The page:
Axios-Ipsos poll: Parents may not want vaccine for young kids
While the U.S. is inching toward expanding COVID-19 vaccines to kids younger than 11, many parents may not be eager to take advantage of them, according to the latest installment of the Axios/Ipsos Coronavirus Index.
By the numbers: 44% of parents with kids between ages 5 and 11 said they are likely or somewhat likely to get their children vaccinated, compared with 42% who said they're unlikely to.
- 57% of parents with kids ages 12 to 17 said their kids were already vaccinated or likely to get the shot, while 40% said they were not likely to get the shot for their child.
Driving the news: Pfizer and BioNTech submitted initial data to the FDA on Tuesday, and said a formal submission for an emergency use authorization should be expected in the coming weeks.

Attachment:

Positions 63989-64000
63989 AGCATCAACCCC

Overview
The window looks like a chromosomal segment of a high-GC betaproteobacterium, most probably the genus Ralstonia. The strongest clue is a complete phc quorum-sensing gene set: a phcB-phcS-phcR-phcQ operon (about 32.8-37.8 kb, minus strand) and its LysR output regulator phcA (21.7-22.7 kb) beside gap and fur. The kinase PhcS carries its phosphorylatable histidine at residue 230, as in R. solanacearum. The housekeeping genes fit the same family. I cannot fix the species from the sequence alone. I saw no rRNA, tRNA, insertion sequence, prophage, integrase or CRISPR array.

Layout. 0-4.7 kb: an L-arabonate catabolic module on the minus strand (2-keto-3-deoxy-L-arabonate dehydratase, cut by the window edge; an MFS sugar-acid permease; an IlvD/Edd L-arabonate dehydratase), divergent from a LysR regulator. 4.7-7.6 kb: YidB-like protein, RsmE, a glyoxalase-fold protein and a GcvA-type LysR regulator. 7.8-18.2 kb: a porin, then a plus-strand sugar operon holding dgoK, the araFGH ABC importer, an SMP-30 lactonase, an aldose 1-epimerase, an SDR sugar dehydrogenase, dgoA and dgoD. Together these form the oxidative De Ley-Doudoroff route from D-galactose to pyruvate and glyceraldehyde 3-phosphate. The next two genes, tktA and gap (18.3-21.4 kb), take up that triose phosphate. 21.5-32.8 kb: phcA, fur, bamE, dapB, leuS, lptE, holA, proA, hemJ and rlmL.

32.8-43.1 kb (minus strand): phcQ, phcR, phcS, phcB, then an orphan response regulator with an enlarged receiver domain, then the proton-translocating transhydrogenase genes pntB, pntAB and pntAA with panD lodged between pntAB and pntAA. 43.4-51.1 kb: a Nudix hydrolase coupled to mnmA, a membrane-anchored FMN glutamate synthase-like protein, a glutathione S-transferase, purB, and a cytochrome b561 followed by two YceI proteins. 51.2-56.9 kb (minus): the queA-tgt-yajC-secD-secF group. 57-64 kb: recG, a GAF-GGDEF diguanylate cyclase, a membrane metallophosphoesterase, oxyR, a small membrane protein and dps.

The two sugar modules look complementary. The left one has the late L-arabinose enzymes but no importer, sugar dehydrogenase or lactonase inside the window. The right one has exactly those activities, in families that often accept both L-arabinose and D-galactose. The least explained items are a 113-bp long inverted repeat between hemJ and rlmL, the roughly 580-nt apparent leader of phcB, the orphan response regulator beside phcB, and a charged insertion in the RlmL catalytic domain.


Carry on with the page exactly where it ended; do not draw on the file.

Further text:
- "This is a new formulation of the vaccine. It has way less RNA inside. It is one-third of the dose of what the adults are receiving right now," Bourla said. "But despite that, we have the exact same efficacy, and the exact same immunization, and the exact same safety profile."
- The company said it was also studying the effect of the vaccine on children younger than 5, who received an even smaller dose than children 5 to 11.
What we're watching: It's still early and the parent sentiment could change as vaccines for younger kids become a reality.
Methodology: This Axios/Ipsos Poll was conducted Sept. 24–27 by Ipsos' KnowledgePanel®. This poll is based on a nationally representative probability sample of 1,105 general population adults age 18 or older.
- The margin of sampling error is ±3.2 percentage points at the 95% confidence level, for results based on the entire sample of adults.